Jochen is a big strapping guy with a bald head and a long goatee-style beard. I first met him a few years ago when he helped me board a train as I headed home from head office in Germany. I wondered if he might drive off into the sunset on a motorcycle to visit a rock concert. It turns out, after visiting his YouTube channel, I was completely wrong about this. He’s bringing people together through music, but it’s music of a totally different genre.
I called Jochen early in the morning, ready to speak with him. “Are you ready?” I asked enthusiastically. “Er…just let me get some fresh coffee first”, he replied. With a suitable amount of caffeine flowing in the veins, he felt properly prepared and called me back.
Jochen has worked at EVS Translations for several years and is our IT Manager. He leads a team across four countries: Germany, the UK, the USA and Bulgaria. “That can’t be easy” I suggest, to which he replies thoughtfully, “the USA is the problem. The cable network in the USA is not good. It takes 130 milliseconds for any bit of data to arrive, which isn’t good. Three milliseconds is great” he chuckles, probably aware I have no idea what he’s talking about (ever feel your brain start to fog up a little when you speak to IT people?). “So, what keeps you busy every day?” I ask him lightly. “It’s two things, really”, he says. “Providing support from our global helpdesk for all workstations and working to constantly improve the network; make it faster, more reliable and safer”. With Jochen in charge, we certainly all feel safe and well taken care of.
Times of crisis
Of course, the past two or three weeks have been… busy. “As the pandemic arrived in Europe, I worked closely with our HR department. There were long days”, he recounts. “All the usual work had to wait until everyone went home. Then it’s time for a lot of admin. But we tested, planned for probable courses of action and acted quickly. So, we were pretty well prepared. Things took a bit longer at first; computers behave differently at home”. His mind wanders as he adds, somewhat wistfully, “You can’t go into the kitchen now to see your colleagues. That’s important to have that interaction.”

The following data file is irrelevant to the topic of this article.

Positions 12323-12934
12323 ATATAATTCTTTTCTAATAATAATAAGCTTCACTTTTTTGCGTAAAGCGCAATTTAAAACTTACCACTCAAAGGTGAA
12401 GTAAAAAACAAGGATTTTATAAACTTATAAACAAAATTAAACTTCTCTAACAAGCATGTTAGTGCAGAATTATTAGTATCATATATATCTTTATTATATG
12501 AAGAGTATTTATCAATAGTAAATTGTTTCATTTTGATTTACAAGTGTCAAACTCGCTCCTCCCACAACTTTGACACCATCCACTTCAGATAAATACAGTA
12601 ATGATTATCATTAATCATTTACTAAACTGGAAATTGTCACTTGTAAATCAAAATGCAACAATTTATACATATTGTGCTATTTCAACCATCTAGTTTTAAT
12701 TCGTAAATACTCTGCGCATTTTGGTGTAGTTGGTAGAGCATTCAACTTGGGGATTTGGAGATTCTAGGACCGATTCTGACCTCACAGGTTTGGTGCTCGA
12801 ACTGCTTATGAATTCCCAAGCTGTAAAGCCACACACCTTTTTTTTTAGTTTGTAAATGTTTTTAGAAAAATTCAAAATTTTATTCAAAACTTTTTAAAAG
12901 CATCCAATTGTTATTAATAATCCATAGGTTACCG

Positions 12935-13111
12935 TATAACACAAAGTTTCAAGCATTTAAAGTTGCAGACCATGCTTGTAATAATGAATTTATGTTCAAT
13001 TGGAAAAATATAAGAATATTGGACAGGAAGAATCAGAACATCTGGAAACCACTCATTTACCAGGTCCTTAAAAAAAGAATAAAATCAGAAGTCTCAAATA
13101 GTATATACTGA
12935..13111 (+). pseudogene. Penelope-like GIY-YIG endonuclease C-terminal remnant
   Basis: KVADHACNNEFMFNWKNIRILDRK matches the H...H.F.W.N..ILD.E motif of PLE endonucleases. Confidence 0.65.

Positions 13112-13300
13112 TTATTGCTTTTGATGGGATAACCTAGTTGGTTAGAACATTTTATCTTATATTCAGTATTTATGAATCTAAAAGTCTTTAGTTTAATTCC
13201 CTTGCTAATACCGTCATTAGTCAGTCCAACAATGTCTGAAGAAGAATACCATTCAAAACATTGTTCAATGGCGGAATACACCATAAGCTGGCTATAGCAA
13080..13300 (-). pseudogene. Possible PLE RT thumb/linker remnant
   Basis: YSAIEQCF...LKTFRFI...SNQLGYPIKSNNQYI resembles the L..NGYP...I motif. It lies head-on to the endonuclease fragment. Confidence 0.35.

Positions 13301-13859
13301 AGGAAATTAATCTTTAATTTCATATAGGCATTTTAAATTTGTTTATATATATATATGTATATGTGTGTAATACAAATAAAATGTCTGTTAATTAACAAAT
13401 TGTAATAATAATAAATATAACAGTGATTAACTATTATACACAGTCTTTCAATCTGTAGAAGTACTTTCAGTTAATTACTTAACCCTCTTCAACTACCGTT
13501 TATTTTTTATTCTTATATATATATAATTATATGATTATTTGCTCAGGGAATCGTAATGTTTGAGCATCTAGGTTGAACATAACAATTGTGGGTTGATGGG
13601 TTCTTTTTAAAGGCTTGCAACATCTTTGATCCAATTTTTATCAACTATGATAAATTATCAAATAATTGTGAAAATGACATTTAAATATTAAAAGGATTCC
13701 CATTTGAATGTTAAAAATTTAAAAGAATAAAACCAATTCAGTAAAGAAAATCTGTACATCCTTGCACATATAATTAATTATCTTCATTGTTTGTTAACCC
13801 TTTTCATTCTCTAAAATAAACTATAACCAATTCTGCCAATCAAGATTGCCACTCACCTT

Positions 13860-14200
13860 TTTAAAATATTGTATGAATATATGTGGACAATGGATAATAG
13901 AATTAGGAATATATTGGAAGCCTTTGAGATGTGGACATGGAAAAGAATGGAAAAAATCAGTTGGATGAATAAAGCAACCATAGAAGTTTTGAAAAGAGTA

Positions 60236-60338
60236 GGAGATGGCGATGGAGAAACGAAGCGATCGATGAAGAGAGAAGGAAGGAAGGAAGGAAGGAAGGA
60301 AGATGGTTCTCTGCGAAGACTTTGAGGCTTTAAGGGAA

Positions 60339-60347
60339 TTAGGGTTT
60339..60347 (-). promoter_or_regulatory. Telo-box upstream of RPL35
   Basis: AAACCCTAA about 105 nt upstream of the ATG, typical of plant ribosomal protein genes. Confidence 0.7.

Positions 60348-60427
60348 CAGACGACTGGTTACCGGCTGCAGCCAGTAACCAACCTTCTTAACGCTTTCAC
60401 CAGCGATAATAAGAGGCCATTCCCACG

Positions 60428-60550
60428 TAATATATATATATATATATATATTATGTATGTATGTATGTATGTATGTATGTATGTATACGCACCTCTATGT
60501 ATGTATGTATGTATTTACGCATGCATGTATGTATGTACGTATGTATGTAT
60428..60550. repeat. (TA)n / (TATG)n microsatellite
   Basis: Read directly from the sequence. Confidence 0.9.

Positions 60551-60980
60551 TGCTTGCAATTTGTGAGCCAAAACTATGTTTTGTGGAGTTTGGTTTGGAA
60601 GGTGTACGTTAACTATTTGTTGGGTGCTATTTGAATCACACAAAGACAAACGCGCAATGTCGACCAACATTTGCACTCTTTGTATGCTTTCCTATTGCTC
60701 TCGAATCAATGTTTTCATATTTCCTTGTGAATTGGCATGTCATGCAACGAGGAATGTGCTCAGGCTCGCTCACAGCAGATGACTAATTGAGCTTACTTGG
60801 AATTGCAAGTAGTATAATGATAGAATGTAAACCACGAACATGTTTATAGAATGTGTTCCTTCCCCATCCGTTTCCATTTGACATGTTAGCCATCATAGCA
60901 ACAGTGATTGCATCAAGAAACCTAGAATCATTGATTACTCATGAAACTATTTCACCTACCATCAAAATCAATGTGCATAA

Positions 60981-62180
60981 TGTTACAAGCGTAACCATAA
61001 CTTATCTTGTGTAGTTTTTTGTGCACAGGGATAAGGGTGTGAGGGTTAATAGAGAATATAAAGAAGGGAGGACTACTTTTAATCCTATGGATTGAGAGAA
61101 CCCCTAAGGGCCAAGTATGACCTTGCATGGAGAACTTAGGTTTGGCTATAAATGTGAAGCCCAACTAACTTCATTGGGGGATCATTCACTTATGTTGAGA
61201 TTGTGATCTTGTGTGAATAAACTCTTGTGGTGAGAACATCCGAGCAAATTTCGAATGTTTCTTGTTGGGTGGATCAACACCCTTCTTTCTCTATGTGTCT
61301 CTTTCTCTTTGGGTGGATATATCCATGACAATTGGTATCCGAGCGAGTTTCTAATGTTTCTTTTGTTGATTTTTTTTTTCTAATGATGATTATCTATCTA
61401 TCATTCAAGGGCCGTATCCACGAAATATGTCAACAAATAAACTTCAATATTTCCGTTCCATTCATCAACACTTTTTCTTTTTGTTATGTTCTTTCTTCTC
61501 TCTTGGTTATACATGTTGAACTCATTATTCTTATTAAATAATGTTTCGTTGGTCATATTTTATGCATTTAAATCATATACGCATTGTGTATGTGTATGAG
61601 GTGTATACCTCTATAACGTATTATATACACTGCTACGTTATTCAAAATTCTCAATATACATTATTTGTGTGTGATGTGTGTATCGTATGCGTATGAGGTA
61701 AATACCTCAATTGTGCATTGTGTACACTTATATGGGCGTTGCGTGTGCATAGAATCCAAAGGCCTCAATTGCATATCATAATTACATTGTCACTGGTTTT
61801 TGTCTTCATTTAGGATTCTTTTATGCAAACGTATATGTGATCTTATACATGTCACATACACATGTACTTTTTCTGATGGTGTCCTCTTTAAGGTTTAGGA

Bringing people together through music
But, on that point, I’m aware of the activities Jochen is involved in to bring people together. It turns out that Jochen is not into rock. He’s more of an ‘ambient sounds’ kind of guy. “I’ve been playing ambient music for many years now. I started collaborating with a video artist and we had a premiere of our latest album at the end of March. We usually do movie nights. He plays a video and I’ll play the music to accompany it. We’ve got a live performance coming up on YouTube next week. I’ll be in my home studio and my friend, who’s an author, will read her work while I play the soundtrack to it.”
It’s wonderful when you find out these fascinating back stories to your work colleagues. I visited his YouTube page and was very impressed by his very moody, eerie uploads which are probably best enjoyed late at night in a dark room. However, just as quickly as that thought enters my mind Jochen adds: “We don’t want ‘social distancing’. The music and videos are for ‘social solidarity’”. And you can hear in Jochen’s voice that this means a lot to him. How his music can help to unite people through shared enjoyment of art. I wish him the very best of luck with his virtual concerts. I let him get back to working on his networks to achieve that tantalising three milliseconds he so hopes for.
You can visit Jochen’s YouTube here.
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